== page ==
Lifelong Learning Programme

This project has been funded with support from the European Commission.
This material reflects the views only of the author, and the Commission cannot be held responsible for any use which may be made of the information contained therein

Lifelong Learning Project - School Inclusion - Preventing Early School Leaving

Database delle pubblicazioni


Stories of early school leaving - Pointers for policy and practice


Janet Taylor


Brotherhood of St Laurence


Fitzroy, 2009






This report directly addresses the problem of early school leavers as it is perceived and experienced by Australian students. It collects eight stories of young children who have left school before completing the last years of education. This sample is not a random one, it is part of an important longitudinal study (called “Brotherhood of St Laurence’s Life Chances Study”) that followed more than one hundred of students through their scholastic careers. These stories all share a similar background: almost all the eight children’s families live in economic and social disadvantage, the scholastic career of the protagonists didn’t cover the entire cycle of studies and the students concerned had longstanding learning difficulties. At the age of 17 all of them were no more living in their parents’ home. What is different between the eight stories is the path they tread after the drop out. However, from the point of view of self-realization in the future these children appear to be unsatisfied: most of them are unemployed and in search for a job, some others are making efforts to restart school and complete their studies. The conclusions drafted from the analysis of their problems are seen in more general terms: people who experience this uneasiness are unable to find their place in society, they develop few skills and do not find themselves comfortable with the few opportunities that nowadays societies reserve for them. These data turn out to be really useful for the government of Australia, but also for teachers and parents facing this dramatic situation in order to prevent and tackle the phenomenon of early school leaving.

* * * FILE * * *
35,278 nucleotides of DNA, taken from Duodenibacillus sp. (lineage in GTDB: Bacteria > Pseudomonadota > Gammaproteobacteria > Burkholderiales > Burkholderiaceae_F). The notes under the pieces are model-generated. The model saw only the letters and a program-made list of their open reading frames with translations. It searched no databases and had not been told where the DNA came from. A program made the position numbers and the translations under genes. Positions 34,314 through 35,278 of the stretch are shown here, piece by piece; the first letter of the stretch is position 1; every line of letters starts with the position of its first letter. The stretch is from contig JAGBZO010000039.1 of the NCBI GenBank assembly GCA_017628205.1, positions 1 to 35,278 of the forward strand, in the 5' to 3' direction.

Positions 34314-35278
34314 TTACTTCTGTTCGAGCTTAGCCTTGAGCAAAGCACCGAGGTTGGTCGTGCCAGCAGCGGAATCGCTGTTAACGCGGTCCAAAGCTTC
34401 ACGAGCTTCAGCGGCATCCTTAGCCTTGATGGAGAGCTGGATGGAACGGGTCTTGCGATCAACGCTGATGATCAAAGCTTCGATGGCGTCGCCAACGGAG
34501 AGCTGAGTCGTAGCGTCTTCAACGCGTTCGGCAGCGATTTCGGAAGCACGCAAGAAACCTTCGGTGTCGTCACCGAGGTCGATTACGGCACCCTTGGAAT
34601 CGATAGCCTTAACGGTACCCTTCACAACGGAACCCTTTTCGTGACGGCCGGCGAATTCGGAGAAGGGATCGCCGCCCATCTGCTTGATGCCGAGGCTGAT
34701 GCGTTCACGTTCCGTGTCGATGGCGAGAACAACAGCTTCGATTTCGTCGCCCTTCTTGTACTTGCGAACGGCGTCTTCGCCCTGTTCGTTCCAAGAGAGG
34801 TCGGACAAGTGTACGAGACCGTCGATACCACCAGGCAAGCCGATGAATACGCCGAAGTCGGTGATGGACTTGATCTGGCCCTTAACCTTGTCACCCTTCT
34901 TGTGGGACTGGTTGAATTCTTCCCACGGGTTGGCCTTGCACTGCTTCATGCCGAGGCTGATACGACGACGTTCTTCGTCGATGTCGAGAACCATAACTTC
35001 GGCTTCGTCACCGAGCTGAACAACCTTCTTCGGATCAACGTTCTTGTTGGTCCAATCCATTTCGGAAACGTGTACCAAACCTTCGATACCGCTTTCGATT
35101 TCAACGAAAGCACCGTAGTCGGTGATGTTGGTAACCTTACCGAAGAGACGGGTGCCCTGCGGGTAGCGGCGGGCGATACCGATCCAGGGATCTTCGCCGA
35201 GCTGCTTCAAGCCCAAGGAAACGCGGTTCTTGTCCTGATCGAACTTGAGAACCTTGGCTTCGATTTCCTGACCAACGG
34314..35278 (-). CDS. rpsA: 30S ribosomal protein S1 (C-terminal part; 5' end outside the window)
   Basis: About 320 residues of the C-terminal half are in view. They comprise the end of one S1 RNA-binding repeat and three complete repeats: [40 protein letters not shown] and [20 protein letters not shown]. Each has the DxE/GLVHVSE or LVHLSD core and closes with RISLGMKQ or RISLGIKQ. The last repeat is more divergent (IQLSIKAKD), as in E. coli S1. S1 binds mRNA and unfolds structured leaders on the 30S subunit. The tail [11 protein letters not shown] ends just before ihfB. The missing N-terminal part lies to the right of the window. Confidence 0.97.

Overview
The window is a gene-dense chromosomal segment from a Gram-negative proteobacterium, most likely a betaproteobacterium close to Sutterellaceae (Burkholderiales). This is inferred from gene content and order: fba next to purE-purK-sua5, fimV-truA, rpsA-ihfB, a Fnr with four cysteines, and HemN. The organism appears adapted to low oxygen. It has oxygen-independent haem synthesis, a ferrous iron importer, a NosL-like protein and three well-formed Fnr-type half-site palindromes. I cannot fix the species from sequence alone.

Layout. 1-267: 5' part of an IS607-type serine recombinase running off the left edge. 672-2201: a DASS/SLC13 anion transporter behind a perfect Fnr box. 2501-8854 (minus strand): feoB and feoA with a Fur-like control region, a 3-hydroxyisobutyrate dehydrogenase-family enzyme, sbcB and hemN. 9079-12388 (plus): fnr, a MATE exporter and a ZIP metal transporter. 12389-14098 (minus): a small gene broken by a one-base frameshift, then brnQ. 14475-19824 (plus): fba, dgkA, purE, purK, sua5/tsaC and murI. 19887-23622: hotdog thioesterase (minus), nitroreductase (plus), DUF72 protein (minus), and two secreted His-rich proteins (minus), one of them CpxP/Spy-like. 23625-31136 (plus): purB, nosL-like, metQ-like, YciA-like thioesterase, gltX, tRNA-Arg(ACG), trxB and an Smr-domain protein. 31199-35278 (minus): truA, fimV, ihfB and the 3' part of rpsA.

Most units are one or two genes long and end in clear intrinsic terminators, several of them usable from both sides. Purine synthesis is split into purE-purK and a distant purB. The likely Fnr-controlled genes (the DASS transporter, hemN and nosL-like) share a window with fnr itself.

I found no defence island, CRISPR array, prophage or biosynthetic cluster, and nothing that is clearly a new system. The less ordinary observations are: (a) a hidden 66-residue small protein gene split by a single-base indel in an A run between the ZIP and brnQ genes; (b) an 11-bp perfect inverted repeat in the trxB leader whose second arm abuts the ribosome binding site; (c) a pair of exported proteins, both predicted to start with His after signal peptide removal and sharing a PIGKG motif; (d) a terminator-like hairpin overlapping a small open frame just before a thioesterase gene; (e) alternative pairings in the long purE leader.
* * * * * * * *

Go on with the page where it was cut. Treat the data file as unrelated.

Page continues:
This report appears to be really useful to the reader, because it leads to a practical and concrete understanding of the problem of early school leaving. The author’s choice of quoting from the real life experiences of dropped out children is actually an appropriate one: learning of a problem affecting lots of modern societies from the perspectives and feelings of the people directly involved in it helps to analyze the current situation in a deeper way. About the method of selection of the sample, a remark must be made: all the children share almost the same familiar and personal background and this feature strongly influences their approach to school and their choices in life. Nevertheless, the common future perspectives opened to these eight children are negative in some sense, because until now no one could find its own role in society and this causes feelings of anxieties and dissatisfaction. Right now the author properly calls for the action of institutions and social actors that can be seen as responsible for the growth of children who represent the future of society. Some measures are recommended and listed in the report’s conclusions, such as improving school retention and youth income and providing assistance in the access to training and employment opportunities. This kind of work should be considered as a leading model for further studies by other societies facing the same problem and its task should always be to spur authorities, teachers and parents to do their best in order to eliminate, or at least reduce, the scholastic dropping out rate.


Sara Ciabattini


Pixel Association


Project Assistant

Login Area

15 November 2012

Stay@School at the Future of Education Conference

The Stay@School projet will be presented at the third edition of the “Future of Education” international conference, held in Florence, Italy, on 13 - 14 June 2013. Over 250 participants from all over the world will attend the conference. The conference participants belong to the sectors of higher education, school education, vocational education and training as well as adult education, therefore representing all of the target groups of the Stay@School project.

School Inclusion - Copyright 2008 - This project has been funded with support from the European Commission

Valid XHTML 1.1Valid CSS!  Comunicazione grafica: - Programmazione & Web Marketing: - Hosting by: Connectis s.r.l.
Materiale fotografico: © Yuri Arcurs |